The chair is translucent, but with the snow coming down and covering it, you can see this crazy drawing. 

Perhaps this is a message from the local NRA advocating for gun rights, who knows?

Anyway, these penguins are cute little fellows even carrying scoped rifles and staring down the everyday passerbys. ;-)

(Source Photo: Andy Blumenthal)
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February 25, 2014

What A Waste Of Coin

Coming to work this week, I saw a penny on the ground...then another...and another.

I saw people passing the money, and instead of picking it up, they kicked in off the curb.

That's even worse than throwing them into the fountain where at least you might get some good luck from it. 

Thus, the state of our minting of coinage--it's essentially worthless.

After getting a pretty basic Venti Java Chip at Starbucks for a whopping $5.45, I quickly calculated, I would need 545 pennies,109 nickles, 54.5 dimes, or 21.8 quarters o pay for this--how ridiculous!  

And uh, how many of these would you need to pay someone one hour at the new proposed minimum wage of $10.10 if you did it in coins?

Otherwise, I could just give them a credit or debit card--yes, sort of a no brainer, right?

Why do we keep making coinage that no one wants or needs in the digital age?

We have direct deposit for payroll, automatic deductions for many expenses, online banking, ecommerce , credit and debit cards, paypal, and even bitcoin...let's just be honest and admit it, traditional money is basically obsolete.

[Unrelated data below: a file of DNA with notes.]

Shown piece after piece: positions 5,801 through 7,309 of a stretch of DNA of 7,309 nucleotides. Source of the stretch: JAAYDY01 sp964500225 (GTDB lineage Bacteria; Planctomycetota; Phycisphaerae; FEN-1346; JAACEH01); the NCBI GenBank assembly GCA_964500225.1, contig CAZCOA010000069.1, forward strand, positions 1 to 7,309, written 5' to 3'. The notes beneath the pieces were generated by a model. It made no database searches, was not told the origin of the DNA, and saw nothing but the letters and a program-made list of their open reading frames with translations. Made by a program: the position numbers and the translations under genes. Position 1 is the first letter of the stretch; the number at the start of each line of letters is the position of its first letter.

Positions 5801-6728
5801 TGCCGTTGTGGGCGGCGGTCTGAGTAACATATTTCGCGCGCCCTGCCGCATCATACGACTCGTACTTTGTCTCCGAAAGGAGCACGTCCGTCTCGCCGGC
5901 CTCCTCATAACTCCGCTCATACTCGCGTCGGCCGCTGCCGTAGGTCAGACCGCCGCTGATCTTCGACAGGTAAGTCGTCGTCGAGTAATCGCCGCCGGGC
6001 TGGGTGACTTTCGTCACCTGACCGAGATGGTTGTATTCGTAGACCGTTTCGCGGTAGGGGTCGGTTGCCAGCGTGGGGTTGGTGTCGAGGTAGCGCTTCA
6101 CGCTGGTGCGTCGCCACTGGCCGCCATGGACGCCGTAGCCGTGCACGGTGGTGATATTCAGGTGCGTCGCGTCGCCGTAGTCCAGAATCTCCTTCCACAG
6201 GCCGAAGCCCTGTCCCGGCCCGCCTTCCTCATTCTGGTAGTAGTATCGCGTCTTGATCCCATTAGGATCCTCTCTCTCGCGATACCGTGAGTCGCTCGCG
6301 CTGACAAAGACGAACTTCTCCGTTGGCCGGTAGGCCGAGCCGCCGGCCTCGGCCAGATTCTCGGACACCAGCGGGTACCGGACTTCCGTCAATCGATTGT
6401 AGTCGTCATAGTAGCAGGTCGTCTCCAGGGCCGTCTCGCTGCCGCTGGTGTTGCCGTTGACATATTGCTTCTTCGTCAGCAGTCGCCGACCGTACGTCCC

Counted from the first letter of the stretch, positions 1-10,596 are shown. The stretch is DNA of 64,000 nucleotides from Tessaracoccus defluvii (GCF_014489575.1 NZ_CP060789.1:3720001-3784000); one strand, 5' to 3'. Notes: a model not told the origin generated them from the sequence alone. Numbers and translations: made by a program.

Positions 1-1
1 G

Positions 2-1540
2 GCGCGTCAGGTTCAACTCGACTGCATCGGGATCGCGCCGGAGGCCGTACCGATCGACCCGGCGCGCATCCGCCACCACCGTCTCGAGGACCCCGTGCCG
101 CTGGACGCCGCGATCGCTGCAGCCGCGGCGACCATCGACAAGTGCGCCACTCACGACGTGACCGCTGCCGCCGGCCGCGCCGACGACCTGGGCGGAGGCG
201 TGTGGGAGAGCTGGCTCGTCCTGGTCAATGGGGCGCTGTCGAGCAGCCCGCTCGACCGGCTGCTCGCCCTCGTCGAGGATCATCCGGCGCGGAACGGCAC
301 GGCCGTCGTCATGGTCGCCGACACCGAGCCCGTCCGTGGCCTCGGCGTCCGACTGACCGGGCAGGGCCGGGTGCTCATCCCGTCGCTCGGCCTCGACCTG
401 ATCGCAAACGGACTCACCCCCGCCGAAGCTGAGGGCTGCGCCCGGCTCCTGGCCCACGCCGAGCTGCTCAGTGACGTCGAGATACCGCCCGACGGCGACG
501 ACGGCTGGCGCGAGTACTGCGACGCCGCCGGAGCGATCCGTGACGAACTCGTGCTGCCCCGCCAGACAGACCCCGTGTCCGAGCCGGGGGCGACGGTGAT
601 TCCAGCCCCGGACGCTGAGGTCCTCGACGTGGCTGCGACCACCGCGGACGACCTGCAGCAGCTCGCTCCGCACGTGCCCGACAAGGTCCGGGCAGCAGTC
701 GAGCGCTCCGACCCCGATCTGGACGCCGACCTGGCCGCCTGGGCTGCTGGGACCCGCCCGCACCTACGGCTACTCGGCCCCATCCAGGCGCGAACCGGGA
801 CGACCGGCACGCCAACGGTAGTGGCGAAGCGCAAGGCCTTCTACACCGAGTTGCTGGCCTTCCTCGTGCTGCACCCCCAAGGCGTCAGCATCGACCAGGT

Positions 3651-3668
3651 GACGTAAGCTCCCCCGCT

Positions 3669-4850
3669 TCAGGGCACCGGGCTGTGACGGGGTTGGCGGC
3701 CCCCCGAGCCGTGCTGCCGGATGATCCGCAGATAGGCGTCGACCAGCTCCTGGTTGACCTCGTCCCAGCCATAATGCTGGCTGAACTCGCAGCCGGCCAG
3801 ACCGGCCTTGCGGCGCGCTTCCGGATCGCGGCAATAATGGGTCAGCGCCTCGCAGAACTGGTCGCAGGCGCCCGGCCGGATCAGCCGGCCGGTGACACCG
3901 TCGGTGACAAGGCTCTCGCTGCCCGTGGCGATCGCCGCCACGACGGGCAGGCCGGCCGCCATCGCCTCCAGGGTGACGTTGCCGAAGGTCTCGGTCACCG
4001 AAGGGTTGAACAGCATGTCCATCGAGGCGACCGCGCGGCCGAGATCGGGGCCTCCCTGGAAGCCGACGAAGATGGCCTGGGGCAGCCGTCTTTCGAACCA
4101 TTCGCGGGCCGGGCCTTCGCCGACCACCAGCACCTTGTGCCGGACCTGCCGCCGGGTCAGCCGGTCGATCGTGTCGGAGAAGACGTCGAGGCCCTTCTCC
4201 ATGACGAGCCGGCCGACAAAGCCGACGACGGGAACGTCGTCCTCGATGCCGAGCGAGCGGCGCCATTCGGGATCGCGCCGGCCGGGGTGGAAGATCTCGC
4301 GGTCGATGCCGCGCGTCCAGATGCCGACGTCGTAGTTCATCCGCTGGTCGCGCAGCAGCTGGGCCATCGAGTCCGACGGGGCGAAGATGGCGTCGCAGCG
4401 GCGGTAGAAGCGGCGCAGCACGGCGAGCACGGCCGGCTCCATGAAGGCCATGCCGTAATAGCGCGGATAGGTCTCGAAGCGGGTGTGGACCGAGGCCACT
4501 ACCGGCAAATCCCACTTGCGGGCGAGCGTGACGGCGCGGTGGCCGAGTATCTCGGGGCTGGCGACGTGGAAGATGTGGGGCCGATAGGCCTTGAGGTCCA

At Starbucks, I see many people now just use their Smartphone App to pay and get rewards--another advance. 

Someday soon, we will have embedded chips that simply add and deduct payments as we go along and live life--it's really not all that complicated. 

The funny thing also is that it costs more to make many coins then their intrinsic worth--and hence the drive towards making coins with cheaper materials. 

According to Business Insider, in 2012, a penny cost 2.4 cents to make and a nickle 11.2 cents--quite a losing proposition. 

While there truly are some valuable coins out there and I appreciate that there are many coin lovers and collectors--numismatists--perhaps there are alternate hobbies to consider. 

A colleague once told me that "If you watch your pennies, the dollars will follow"--and that may be some good investement advice, but in a 24/7 society and after decades of inflation, there isn't enough time or room to collect all the pennies we would need to make much of a difference. 

ABC News reports that while our northern brother, Canada, got rid of the penny in 2012, we still make something like 5 billion of these useless things a year.